Narrowing down your choice for pantry shelves can be overwhelming. Clear the confusion by keeping focused on what’s best for your pantry space and your needs. Here are key points to help sort out all the questions that come with buying pantry shelves.
If you’re building a pantry and trying to figure out spacing and depths, check out “Golden Rules of Pantry Shelves” to find out the recommended depths and shelf spacing.
Wire or wood pantry shelves?
I have a whole article dedicated to the question, “Wood or Wire Shelving, Which is Better?” This is pretty much Decision #1, and comes down to personal preference. However, there are some features that can affect your decision. Get a complete checklist for evaluating pantry shelves when shopping AND a Wood vs Wire Decision Maker in our “Pantry Shelf Planning Bundle!”
Here are a few guiding points:
- Wood includes solid wood shelving or wood composites or wood composites covered with laminate.
- Wire shelving comes in standard depths of 12″ and 16″ – wood can be cut to any length and depth, but can be purchased in standard sizes for ready-made shelves (there will be a few more depth options with purchased wood shelves).
- Wire shelving typically comes in standard widths of 48″ and 72″ and can be cut to fit if needed. Wood shelving can also be cut to fit and will come in a few more length options than wire shelving.
- Wire shelves for pantries should have a 1/2″ of space between wires. Shelf liners can be purchased to cover the open wires and eliminate “tippy wire syndrome” (some food containers, especially small ones, find it difficult to stay upright on wire shelving) – but then you have reduced the effectiveness of light to pass through the open wires and light up dark spaces.
- If you spill anything on a wire shelf, it will drip/spill through all the shelves. Single wood shelves will not be much better – only built-in wood shelves would stop a spill.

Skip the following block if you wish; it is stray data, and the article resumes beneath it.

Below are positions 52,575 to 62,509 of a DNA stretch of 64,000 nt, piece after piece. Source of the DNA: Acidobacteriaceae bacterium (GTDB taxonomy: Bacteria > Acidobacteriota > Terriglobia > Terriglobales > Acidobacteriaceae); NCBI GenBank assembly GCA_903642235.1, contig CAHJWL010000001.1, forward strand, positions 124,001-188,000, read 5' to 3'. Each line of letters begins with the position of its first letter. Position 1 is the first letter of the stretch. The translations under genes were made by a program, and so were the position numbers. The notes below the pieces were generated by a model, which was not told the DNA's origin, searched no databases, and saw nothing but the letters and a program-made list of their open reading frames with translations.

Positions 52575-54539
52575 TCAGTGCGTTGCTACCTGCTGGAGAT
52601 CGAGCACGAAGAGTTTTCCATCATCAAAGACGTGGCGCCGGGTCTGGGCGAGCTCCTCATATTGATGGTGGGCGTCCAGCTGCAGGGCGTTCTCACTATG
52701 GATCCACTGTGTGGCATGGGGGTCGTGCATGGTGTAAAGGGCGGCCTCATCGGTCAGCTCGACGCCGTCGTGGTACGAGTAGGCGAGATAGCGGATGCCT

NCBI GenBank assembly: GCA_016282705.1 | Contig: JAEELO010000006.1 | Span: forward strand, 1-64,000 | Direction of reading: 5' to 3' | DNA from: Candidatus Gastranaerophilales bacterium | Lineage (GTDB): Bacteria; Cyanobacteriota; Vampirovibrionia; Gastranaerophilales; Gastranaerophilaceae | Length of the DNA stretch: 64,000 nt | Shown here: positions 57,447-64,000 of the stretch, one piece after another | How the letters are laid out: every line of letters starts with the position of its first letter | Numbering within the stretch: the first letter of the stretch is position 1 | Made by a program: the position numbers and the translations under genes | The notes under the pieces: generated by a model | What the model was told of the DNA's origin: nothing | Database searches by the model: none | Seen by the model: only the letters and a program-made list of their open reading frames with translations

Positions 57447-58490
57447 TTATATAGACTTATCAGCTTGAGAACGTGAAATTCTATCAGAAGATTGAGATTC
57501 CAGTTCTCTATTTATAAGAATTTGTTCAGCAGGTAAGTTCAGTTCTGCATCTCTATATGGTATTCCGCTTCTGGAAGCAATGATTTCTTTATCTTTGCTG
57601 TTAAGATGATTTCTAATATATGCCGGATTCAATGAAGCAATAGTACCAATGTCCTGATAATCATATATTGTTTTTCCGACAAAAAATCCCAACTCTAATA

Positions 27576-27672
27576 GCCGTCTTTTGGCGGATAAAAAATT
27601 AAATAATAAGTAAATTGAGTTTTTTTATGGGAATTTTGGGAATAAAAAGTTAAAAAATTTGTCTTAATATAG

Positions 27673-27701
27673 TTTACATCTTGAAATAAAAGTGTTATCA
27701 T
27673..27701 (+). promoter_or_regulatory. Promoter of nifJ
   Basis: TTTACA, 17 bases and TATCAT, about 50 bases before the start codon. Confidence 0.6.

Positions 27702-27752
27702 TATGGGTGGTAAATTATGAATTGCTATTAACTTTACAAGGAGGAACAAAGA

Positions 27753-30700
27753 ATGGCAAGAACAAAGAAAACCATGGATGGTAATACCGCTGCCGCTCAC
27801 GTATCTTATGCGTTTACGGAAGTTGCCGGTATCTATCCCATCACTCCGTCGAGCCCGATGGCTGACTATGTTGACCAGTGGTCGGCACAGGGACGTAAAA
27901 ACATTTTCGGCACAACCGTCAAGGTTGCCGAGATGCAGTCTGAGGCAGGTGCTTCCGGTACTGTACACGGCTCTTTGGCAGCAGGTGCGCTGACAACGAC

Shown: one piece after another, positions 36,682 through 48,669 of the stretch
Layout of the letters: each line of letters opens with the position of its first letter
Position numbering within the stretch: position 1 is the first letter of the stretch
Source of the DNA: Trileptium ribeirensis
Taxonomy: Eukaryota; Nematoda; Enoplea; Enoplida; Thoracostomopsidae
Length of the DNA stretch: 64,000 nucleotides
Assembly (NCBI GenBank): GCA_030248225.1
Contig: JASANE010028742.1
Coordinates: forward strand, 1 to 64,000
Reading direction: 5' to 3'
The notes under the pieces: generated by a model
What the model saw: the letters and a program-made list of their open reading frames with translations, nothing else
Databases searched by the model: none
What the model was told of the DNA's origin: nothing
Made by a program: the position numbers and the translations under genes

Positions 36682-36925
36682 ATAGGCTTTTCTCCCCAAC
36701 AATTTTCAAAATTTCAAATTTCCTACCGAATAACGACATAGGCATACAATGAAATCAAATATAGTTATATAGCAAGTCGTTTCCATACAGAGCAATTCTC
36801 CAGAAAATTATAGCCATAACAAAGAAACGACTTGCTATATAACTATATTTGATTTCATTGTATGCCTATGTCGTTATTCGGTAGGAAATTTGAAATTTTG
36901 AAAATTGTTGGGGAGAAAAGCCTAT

- Some pantry owners report that wire shelving collects less dust than a wood shelf, but at some point there will come a reckoning and a good scrub down will be multiplied by all the individual wires that need to be cleaned.
Cost of pantry shelves
Overall, wire shelving is going to cost less in materials than wood shelving. However, there is a range in price and quality for wood shelves, so don’t be so quick to dismiss wood shelves as an option.
Make your pantry shelf budget stretch further with pantry shelf buying tips included in our “Pantry Shelf Planning Bundle!”
Viewability of food items on shelves
Wire shelves allow light to pass through. This is especially helpful on deeper shelves. White laminate or painted white wood shelves will reflect light better to help see food items in dark corners.
Fixed or adjustable pantry shelves
Adjustable shelving is highly recommended by many pantry owners because it gives the option of changing the space to fit food items.
- Shelf tracks allow for adjusting both wire and wood shelves.
- Shelving systems with pegs allow wood/laminate shelves to be moved around; this will be limited to shorter-span shelves because it will lack a center shelf support.
- Ventilated, wire shelving also comes in fixed versions with wall brackets. but pantry owners report brackets are awkward to work around.
- Built-in shelves are more attractive, especially for display, or a show pantry as in this featured pantry tour.
Other considerations when buying pantry shelves
Closet, garage, and pantry shelving technically can be used interchangeably. Garage shelving is touted as “heavy-duty” but heavy-duty is ideal for pantry shelves, too. Closet shelving with the focus on clothing and linen storage is going to have 1-inch spaced wire for greater ventilation.
For pantry shelves, be sure to buy 1/2″ narrow spaced wires; 1″ gaps are too wide for food items to stay upright on. However, if the storage is for appliances, paper goods, and extra food containers, than 1″ will work. Less wires in a shelf means less cost, but don’t cheap out for pantry shelving. Here is a pantry tour that shows both pantry wire spacing options being used.
Pantry shelving does come as whole-unit kits or single shelf items that can be purchased individually. Whole-unit kits are appealing because they are ready-to-go and include adjustable shelving, but they will definitely come at a cost. Companies, such as Elfa, have perfected pantry shelving.
I would encourage you to really evaluate the unit and imagine what you would place in each section. This will help you determine if it will fit your needs satisfactorily.
Straight pantry shelving has strong arguments, too. Space can be divided up with baskets and may turn out to be a more flexible option than a whole-unit kit.
I hope these points have been helpful in sorting out shelf choices. Asking friends and family about their experience is always beneficial, so don’t forget to throw a few questions their way. Dedicate some quality time now to your shelf decision and you will be happier with the final outcome!